Today, The Intercept began the process of making the archive of documents provided by National Security Agency whistleblower Edward Snowden available to the wider public, beginning with the first three months of SIDtoday, an internal, top secret agency newsletter that began publishing 11 days after the U.S. invasion of Iraq. The files are available for download here.
According to documents provided to the New York Times and ProPublica by Edward Snowden, AT&T and the NSA have maintained for decades a “highly collaborative” relationship that has facilitated the government agency’s ability to spy on enormous quantities of Internet traffic passing through the United States.
Over the weekend, the Sunday Times published an article quoting British government sources claiming that China and Russia had hacked Edward Snowden’s NSA files, putting agents in danger. Where was the proof? Reporter Tom Harper appeared on CNN last night to explain: “Well, uh, I don’t know, to be honest with you.”
Earlier this week, Ed Snowden sat down with John Oliver in what turned out to be his first real, substantive interview since his stint in Russia began. Now, Last Week Tonight has released an extra clip in which Snowden offers us all a few, handy security tips. First and foremost: Your password probably sucks.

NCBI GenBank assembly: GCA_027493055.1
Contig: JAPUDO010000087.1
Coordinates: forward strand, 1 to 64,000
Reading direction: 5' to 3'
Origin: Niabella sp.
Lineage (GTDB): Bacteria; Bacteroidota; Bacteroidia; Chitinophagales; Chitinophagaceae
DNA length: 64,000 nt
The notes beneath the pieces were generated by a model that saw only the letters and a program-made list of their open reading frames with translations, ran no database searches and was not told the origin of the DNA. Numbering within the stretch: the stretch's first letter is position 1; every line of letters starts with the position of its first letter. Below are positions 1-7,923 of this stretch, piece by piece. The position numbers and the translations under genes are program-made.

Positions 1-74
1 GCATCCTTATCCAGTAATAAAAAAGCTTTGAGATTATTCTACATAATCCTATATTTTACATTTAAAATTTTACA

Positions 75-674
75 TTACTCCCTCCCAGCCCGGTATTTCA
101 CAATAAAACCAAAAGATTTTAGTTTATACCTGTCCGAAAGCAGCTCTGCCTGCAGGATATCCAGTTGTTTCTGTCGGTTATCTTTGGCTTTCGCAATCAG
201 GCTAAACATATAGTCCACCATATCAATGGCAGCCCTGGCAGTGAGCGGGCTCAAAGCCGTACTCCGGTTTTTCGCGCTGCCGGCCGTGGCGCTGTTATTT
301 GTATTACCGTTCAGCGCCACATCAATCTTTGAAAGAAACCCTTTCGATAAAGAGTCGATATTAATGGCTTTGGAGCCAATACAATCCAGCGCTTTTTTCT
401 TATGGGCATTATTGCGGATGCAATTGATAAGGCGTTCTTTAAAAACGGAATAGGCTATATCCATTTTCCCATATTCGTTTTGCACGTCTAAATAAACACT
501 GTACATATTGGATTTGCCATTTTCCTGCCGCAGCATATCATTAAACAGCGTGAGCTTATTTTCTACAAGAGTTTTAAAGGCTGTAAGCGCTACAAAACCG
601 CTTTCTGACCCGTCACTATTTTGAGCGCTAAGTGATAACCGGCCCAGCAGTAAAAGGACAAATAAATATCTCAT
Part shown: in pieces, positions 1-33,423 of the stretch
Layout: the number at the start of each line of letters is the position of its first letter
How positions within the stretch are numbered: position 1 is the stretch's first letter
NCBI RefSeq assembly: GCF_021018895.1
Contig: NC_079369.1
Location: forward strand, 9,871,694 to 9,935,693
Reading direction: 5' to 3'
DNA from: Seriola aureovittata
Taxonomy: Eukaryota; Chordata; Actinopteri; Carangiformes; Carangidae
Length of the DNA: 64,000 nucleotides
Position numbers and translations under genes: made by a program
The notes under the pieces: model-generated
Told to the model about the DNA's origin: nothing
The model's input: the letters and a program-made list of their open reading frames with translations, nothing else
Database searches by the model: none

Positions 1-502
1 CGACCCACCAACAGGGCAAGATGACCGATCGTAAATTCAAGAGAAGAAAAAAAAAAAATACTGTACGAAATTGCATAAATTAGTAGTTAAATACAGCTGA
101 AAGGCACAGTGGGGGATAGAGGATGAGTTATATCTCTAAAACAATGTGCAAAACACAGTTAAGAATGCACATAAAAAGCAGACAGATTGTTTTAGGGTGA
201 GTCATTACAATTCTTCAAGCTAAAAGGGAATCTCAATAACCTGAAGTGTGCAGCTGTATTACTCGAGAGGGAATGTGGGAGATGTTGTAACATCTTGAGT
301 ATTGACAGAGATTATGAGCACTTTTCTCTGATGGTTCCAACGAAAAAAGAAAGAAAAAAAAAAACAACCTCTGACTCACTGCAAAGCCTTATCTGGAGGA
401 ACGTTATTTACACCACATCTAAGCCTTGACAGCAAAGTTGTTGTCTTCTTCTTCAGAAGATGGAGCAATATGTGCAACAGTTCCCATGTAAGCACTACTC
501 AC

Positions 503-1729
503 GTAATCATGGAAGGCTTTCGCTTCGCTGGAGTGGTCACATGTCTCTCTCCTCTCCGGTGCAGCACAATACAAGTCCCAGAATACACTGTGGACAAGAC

John Oliver took Last Week Tonight to Russia this week to sit down with the best person to explain the spate of confusing government surveillance programs and how they affect the dick pics we send: Edward Snowden himself.
During an AMA to promote CITIZENFOUR this afternoon, reddit moderators temporarily banned the Oscar-winning documentary's subject from commenting. Edward Snowden was forced to sign-in through another account to explain the delay in his answers. "Hey guys, sorry — the reddit mods are being a little weird. My account is /u/SuddenlySnowden," Snowden wrote. "Mods: Can you pull back the ban? I can't post from the primary account. Thanks."
You might think of reporters as nothing more than pencil-pushing dorks and neutered Twitter-shouters, and this is basically correct. But according to new Edward Snowden documents published by The Guardian, Britain's NSA equivalent thinks investigative journalists should be treated much like terrorist threats.
According to a report published in the New York Times, British, Indian, and American intelligence agencies failed to piece together major plot details of Pakistani terrorist group Lashkar-e-Taiba before they carried out the gruesome, three-day onslaught in Mumbai in 2008 that left 166 dead, including six Americans.
Edward is a single, eligible guy, just looking for love on Tinder. He's handy with technology, enjoys traveling to exotic locales—he's in Moscow right now, actually—and he's got a great positive attitude. Is it any surprise that ladies on the dating site love him (whether they know who he is or not)?